Take the 2-minute tour ×
Stack Overflow is a question and answer site for professional and enthusiast programmers. It's 100% free, no registration required.

I'm having quite some trouble to try and get an app I wrote in AS2 to AS3. The reason I need to go to AS3 is something icky, so I won't go into detail about it.

I've got 90% of the application running with the new code. Now I've come to the point where I have to convert this code from AS2,

function setAnimation(theObject,id)
{
    theObject.vensterid=id;
    theObject.onEnterFrame = function()
    {
        var myHoriTween:Tween = new Tween (this,"_x",Strong.easeOut,this._x,(130+((theObject.vensterid-frameno)*260)),1,true);
    }
}

setAnimation(venster0,0);

, to AS3. My attempt of doing this ended up like

function setAnimation(anObject,id) {
    var theObject = this[anObject];
    theObject.vensterid=id;
    function slideHorizontal(event:Event)
    {
            var myTween:Tween = new Tween (theObject,"x",Strong.easeOut,this.x,(130+((theObject.vensterid-frameno)*260)),1,true);
    }
    theObject.addEventListener(Event.ENTER_FRAME,slideHorizontal);
}

setAnimation(venster0,0);

and gives me the following non-error (it doesn't show as a compiler error, but as output):

TypeError: Error #1010: A term is undefined and has no properties.
    at sliding_windows_as3_fla::SlideMenu_1/setAnimation()
    at sliding_windows_as3_fla::SlideMenu_1/frame1()

I think this is very strange since it doesn't say anything about which term (and there are quite a lot) and googling didn't find me an explanation either.

share|improve this question
    
Hm. What is frameno? How it is defined and where? –  dragonfly Mar 27 '09 at 15:26
    
frameno is number ranging from 0 to 8 –  xaddict Mar 27 '09 at 15:51
add comment

3 Answers

up vote 0 down vote accepted

I didn't get the chance to test your code, because it's difficult to set up a context for it, but my thoughts would be:

  1. You should declare the parameter types: function setAnimation(anObject:Object,id:uint):void. It's at least good practice.
  2. var theObject = this[anObject]; is completely unnecessary if your variable anObject is an object. I think var theObject = this[anObject]; doesn't work, theObject ends up being null and that's why you get your error. If you have declared a variable called venster0, that is the instance of a class that extends Object, then you can pass the reference to it without any other trouble.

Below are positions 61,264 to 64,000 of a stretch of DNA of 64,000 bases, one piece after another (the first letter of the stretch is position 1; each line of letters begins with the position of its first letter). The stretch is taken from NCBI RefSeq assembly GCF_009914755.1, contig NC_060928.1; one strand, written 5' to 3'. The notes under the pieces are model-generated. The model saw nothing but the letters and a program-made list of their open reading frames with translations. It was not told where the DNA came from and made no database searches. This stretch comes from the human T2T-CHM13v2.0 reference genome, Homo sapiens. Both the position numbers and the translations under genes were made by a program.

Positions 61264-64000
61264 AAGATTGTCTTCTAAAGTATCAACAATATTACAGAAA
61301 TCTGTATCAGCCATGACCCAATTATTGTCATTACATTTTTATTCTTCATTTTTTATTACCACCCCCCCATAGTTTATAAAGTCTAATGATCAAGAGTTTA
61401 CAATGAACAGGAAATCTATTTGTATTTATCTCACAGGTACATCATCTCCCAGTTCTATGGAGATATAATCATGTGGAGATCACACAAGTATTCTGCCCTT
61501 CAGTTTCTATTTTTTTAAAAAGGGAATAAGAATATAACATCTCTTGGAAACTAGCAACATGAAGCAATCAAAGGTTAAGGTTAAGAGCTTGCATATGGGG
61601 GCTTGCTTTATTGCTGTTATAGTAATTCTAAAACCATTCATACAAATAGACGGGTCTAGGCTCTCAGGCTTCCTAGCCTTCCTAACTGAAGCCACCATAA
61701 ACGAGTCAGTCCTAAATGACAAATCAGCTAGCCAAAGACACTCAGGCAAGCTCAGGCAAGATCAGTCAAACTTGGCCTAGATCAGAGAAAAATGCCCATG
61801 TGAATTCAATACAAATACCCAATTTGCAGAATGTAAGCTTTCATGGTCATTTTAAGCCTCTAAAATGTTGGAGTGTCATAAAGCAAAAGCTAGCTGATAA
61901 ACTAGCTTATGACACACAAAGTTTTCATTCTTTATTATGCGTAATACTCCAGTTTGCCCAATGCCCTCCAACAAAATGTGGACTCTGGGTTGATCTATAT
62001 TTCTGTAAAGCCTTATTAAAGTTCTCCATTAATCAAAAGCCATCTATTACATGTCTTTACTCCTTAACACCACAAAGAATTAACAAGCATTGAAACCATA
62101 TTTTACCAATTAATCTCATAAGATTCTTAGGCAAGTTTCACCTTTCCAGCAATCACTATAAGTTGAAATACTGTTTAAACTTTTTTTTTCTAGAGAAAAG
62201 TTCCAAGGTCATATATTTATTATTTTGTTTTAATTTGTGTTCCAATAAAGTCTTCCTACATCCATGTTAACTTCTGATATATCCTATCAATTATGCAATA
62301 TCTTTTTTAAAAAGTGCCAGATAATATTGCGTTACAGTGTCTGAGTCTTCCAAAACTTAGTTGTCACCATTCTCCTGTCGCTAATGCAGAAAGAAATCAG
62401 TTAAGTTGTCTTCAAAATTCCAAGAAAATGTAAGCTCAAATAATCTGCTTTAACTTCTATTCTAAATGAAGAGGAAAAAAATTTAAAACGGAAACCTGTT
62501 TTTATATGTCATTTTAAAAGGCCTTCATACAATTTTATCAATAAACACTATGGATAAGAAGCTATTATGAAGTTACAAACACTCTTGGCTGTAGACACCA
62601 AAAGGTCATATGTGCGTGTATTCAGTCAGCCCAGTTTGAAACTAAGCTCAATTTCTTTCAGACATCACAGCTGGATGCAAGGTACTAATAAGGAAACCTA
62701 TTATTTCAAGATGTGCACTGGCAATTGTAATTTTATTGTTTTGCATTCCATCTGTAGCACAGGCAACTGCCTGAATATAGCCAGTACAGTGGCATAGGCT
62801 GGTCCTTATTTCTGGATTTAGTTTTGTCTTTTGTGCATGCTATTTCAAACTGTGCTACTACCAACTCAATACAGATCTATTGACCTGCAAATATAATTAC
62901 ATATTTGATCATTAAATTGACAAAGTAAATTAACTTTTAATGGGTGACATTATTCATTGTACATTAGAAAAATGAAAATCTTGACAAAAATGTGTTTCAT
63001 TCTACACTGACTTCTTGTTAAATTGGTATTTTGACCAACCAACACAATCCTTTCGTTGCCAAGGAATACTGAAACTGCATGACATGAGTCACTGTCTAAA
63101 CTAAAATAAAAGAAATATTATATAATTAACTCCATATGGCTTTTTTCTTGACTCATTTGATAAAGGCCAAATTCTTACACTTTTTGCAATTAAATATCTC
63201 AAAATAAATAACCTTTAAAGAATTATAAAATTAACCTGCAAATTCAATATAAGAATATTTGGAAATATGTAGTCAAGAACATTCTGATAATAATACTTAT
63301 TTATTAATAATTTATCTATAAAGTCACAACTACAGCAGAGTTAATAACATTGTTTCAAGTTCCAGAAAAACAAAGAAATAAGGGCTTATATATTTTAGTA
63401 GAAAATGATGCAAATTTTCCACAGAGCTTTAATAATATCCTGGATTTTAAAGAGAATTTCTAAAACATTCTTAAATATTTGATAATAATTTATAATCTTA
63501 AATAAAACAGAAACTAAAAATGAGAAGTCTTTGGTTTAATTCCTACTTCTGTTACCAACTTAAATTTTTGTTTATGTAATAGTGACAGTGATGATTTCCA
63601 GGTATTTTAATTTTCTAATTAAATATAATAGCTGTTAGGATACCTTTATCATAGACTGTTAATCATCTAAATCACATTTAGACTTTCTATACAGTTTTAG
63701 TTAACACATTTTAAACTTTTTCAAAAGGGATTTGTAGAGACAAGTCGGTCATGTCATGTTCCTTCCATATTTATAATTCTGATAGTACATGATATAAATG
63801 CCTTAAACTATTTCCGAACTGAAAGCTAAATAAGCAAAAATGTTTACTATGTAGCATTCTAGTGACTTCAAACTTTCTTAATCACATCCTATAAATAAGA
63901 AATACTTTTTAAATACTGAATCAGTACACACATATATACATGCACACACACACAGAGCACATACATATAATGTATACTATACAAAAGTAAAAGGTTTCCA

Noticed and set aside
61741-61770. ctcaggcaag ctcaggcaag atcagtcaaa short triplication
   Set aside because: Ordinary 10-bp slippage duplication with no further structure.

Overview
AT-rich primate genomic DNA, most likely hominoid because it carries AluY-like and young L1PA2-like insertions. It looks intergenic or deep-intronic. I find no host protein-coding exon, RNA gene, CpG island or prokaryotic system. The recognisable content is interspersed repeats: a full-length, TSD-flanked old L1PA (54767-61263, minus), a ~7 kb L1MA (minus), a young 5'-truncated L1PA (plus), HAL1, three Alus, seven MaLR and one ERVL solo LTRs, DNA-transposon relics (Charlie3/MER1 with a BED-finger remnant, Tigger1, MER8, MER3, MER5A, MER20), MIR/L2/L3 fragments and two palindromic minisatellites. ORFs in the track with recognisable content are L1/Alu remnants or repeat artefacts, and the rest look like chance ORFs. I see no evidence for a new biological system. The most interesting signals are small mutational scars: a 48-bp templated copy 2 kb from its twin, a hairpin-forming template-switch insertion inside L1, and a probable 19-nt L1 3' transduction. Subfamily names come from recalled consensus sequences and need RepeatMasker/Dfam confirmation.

3. Depending on the object you work with, theObject.vensterid=id; might not work. The class that theObject instances must have the 'vensterid' property, or you will get `1119: Access of possibly undefined property vensterid through a reference with static type ...
share|improve this answer
    
as an answer to 2: venster0 is a movieclip with that instance name. and to 3: it worked in as2. All I'm doing is creating a variable in a existing movieclip. –  xaddict Mar 27 '09 at 15:49
    
2. then your code should work as is, if you define the parameter anObject:MovieClip or Object in the function header 3. you can't do that in AS3. your MovieClip class must have that property. If not, your venster variable should subclass another class –  evilpenguin Mar 27 '09 at 16:32
add comment

I think your problem here is following string:

var theObject = this[anObject];

Just replace it with

var theObject = anObject;

I hope that's what you need.

Alternatively instead of

setAnimation(venster0,0);

you could pass an instance name (i.e. String):

setAnimation("venster0",0);

That will work because by this['propertyname'] you are actually accessing Object's property by name.

share|improve this answer
    
And to declare everything properly in AS3 is a good practice. I mean declaring variable and parameter types everywhere. –  dragonfly Mar 27 '09 at 16:14
add comment

Just going to throw out that using the built-in Tween classes in Flash/Flex is a pain. Look into using Tweening libraries instead: Tweener, TweenLite, etc. They are much easier to work with, and you don't have to worry about maintaining references until the Tween completes.

share|improve this answer
add comment

Your Answer

 
discard

By posting your answer, you agree to the privacy policy and terms of service.

Not the answer you're looking for? Browse other questions tagged or ask your own question.